Although the US Department of Energy has conditionally approved Freeport LNG Expansion's application to export liquefied natural gas (LNG) to countries without a free trade agreement, it remains uncertain when further approvals will be forthcoming.

Freeport is the second project that the department has approved after it imposed a two-year moratorium on reviewing applications. However, statements by the new secretary, Ernest Moniz, indicated that the review of the 19 pending applications may be delayed further, as no other applications will go forward until he has personally reviewed the criteria that the department is using to determine whether LNG exports are in the national interest. Moniz stated that the department would not perform new studies, but would review the data underlying its macroeconomic study and implied that the national interest criteria could be adjusted. In addition, despite the department's policy of deferring to the Federal Energy Regulatory Commission's findings on the potential environmental impacts of individual projects, in its Freeport decision the Department of Energy stated that it would be looking at potential cumulative effects. Some have interpreted this to mean that later-filed applications would face a more difficult approval process.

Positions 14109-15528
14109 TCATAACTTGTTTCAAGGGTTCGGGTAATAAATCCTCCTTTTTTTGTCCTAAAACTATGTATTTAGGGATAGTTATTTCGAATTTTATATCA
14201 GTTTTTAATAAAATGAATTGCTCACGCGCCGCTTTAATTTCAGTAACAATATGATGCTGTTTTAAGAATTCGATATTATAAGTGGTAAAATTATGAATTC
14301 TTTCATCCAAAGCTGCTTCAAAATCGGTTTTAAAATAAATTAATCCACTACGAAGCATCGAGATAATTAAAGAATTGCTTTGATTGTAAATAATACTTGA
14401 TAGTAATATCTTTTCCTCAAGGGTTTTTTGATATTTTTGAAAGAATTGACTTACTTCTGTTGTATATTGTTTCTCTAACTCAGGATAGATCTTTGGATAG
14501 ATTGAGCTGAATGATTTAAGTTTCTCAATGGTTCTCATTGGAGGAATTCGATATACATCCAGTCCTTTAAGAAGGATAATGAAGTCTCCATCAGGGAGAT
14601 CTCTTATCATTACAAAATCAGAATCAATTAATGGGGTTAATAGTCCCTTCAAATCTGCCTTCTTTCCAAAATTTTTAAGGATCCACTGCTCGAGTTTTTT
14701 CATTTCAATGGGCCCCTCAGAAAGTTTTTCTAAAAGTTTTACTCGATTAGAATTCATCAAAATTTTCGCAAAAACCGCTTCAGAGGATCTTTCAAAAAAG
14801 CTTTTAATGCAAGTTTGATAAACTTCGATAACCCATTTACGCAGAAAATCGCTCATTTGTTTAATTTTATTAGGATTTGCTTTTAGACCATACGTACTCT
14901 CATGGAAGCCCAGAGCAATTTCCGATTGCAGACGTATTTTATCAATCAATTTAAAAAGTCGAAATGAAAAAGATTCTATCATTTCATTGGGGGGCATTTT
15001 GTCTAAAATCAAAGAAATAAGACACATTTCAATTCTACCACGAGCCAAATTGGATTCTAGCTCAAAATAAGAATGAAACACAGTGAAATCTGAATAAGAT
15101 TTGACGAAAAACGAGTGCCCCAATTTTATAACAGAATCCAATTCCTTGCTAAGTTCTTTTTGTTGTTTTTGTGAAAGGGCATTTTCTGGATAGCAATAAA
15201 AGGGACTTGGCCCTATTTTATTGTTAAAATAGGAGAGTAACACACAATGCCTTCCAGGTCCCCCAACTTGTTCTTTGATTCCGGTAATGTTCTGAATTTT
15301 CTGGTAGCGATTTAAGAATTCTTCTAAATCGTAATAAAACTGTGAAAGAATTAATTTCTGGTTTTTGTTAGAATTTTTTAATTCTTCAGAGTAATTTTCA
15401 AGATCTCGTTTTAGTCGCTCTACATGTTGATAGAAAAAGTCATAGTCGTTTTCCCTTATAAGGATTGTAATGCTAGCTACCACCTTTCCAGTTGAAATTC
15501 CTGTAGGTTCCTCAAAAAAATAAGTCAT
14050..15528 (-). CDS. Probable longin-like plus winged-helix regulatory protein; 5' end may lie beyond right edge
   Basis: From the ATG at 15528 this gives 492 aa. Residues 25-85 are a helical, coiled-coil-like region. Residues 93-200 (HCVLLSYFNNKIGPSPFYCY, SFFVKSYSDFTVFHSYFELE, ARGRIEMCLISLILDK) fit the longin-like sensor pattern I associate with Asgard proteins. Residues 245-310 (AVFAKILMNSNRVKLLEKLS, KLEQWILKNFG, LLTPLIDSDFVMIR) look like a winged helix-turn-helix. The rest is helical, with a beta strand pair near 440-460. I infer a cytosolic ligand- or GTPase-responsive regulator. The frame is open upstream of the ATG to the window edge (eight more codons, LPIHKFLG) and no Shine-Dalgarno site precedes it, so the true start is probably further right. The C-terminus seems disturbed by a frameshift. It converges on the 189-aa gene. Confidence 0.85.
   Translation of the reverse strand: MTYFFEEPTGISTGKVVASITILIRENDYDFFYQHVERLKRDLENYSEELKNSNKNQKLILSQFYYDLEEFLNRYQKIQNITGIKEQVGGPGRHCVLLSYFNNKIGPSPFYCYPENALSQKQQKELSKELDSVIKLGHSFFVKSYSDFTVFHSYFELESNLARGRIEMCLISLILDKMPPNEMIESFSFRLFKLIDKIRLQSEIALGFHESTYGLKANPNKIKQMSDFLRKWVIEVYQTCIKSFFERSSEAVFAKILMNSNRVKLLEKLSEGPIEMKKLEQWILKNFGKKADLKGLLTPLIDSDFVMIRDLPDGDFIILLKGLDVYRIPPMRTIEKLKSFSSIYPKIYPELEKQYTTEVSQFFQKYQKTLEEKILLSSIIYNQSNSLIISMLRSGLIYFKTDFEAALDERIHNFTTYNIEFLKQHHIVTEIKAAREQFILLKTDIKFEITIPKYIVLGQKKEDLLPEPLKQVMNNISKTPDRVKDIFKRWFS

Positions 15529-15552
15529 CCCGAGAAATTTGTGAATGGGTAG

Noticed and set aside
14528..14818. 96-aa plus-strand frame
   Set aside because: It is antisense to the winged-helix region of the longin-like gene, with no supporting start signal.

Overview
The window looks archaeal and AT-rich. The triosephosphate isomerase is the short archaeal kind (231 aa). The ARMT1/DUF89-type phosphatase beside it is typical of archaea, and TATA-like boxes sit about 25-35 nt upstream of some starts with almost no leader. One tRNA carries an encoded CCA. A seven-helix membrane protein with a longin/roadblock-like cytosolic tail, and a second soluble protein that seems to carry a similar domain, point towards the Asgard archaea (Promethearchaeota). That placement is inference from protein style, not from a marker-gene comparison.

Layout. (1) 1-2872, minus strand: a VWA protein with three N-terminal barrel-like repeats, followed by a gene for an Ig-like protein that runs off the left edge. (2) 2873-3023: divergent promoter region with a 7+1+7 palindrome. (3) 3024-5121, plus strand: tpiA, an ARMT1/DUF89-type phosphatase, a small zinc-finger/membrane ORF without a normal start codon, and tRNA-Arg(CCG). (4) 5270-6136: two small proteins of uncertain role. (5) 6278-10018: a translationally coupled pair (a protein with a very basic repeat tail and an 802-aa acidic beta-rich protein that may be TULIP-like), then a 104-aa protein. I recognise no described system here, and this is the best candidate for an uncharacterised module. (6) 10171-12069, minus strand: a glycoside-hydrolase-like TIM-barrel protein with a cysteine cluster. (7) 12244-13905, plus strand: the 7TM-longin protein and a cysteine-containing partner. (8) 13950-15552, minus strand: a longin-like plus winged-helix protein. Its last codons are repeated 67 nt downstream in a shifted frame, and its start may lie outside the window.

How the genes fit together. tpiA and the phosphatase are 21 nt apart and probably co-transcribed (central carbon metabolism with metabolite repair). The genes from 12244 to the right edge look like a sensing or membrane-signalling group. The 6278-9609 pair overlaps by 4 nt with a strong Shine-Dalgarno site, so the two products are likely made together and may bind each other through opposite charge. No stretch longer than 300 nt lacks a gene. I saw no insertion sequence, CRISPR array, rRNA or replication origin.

By contrast, the acting head of the Department of Energy's Office of Fossil Energy, Christopher Smith, testified before Congress that the department's goal is to process applications expeditiously, suggesting two months as the typical time that he would expect for approval.

For further information on this topic please contact Samuel Boxerman or Roger R Martella Jr at Sidley Austin LLP by telephone (+1 202 736 8000), fax (+1 202 736 8711) or email (sboxerman@sidley.com or rmartella@sidley.com).

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